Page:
- Keep it simple. These are game pieces. I intend for them to touched, played with and handled by others. Accidents are inevitable. How will others move your ships? How will others touch them to move them. Hopefully they’ll be careful, but nearly 30 Enfilades tell me someone will accidentally or carelessly stick a finger between masts and yards and a tiny piece of wire will be shed. There will be sympathetic apologies. Acknowledge them and move on. Nothing to see here. If you think that isn’t going to happen, leave ’em on a shelf and you won’t be disappointed.
- What is your rigging plan? Rigging in three dimensions is nice. Does it go up and down, front to back and side to side. Your ratlines already go up and down so you’re covered. I suggest looking at photos if possible. There are books with lot of pictures. There is a whole internet out there with free pictures. You may even be able to track down a line drawing. The bottom line is to have a plan.
- When attaching each piece of rigging, plan for wire wastage. Cut those pieces a little long–not silly long. Know where the glue is going to go–and get it there. I try to get one end in place and then the second end. Let it dry and cure fore at least a couple of hours-mow the lawn, take the dogs for a walk. Sometimes I’ll do two pieces at a time. Come back and cut off the excess. I use a finger to keep some pressure on the end I’m cutting. It’s less likely to pop off and open that valve of profanities I was talking about earlier.
B. CA glue is your friend; you just need to train it. There are lots of different adhesives out there. I use CA glue or Super Glue or Crazy Glue or whatever you wish to call it. My brand of choice is Zap Medium CA+ with the green label. It dries fairly quickly, and it also dries finally, so be sure you really want to put that there. I’m sure other kinds of glue can work as well, I just don’t know what they are and don’t use them. I also recommend buying a pack of the glue caps with the long narrow tips. They really do help get the right amount of glue to the right place. They clog up. I steal lots of the plastic-
knobbed pins my wife uses for quilting to clear the tip. I don’t tell her. It’s also easy to just cut the end off the tip until it’s far enough down that it makes sense to replace it.
C. Finding the ideal place to glue. If you look at photos or rigging diagrams, there are usually good suggestions. Toby Barrett with Thoughbred figures sends a rigging diagram with each of his masted ships. Rigging to masts or yards are fairly easy. Stays to the gaff booms are really tricky. The top end goes to that boom so you have one end covered, but what about the end that would normally attach to a cleat? Thoroughbred models have cleats–usually not where I need them. Bay ships have nothing. You could simply glue them to the place where the hull side and the deck intersect. It’s often hard to get a drop of glue in the right place, but if you’re careful that’s manageable.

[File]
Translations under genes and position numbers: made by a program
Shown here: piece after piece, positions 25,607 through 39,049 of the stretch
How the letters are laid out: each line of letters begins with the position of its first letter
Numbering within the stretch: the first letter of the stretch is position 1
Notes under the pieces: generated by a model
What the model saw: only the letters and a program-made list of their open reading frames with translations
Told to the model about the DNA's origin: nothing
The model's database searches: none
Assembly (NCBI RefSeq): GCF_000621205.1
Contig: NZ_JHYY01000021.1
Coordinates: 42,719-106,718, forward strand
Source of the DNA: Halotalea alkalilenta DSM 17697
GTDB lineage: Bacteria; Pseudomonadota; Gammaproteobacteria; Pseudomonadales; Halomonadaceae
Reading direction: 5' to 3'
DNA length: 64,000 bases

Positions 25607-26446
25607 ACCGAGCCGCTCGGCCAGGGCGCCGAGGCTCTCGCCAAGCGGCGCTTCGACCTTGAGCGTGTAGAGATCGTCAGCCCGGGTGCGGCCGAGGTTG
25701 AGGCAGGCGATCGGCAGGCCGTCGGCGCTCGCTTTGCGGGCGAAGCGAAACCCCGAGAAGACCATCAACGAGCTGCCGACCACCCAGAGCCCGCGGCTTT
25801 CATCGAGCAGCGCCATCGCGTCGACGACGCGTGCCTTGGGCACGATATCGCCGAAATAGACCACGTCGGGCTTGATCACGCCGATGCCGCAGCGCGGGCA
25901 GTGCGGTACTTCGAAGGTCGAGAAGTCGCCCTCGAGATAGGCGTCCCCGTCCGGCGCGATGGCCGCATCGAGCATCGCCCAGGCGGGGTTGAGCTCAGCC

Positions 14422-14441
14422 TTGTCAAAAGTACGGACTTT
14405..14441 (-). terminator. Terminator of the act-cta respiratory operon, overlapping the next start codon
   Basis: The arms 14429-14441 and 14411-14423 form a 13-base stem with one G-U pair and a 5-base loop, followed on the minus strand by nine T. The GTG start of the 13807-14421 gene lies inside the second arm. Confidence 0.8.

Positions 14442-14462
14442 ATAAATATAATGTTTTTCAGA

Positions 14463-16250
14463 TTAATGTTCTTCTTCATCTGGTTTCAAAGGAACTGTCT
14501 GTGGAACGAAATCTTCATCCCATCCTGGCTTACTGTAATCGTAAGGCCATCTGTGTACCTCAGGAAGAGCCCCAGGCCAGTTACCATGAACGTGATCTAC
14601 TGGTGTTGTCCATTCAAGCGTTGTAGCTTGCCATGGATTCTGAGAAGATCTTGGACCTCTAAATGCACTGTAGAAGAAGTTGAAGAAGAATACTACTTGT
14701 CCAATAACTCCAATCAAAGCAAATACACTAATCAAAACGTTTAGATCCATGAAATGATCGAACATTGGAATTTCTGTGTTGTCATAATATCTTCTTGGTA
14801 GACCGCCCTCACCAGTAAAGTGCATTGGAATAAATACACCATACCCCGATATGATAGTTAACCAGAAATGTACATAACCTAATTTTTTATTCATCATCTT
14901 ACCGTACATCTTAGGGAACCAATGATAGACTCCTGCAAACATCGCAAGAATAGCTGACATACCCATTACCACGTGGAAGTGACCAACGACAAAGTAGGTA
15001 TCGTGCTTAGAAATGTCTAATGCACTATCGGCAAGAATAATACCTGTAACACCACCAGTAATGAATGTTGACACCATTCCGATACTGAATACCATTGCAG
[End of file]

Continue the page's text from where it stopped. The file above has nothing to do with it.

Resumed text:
However, I learned a valuable lesson while building the Dunderberg. First, that miniature is very large, very clean and very well-cast. It is also very simple-as the actual vessel was. There was no place to put gaff stays because there are no hull walls. I decided to drill small holes in the decks using a pin vise and glue one of the ends in the hole. It worked great. In fact it worked so well I will do it on all my future builds including metal ships. It insures uniformity in the rigging and I will be a happier camper.
Just want to close with a thanks to those whose work I saw on the old Bay Area Yards website–Pat Hreachmark, and others. My friend George Kettler’s work has always been an inspiration. Sometimes it just takes some doing and being willing to make mistakes to develop the confidence to take on the next big thing and I’m feeling good about this. August’s ships will take another step as the ships get a bit bigger with a Thoroughbred Hartford and a Bay Minnesota on the stocks. Looking forward to it.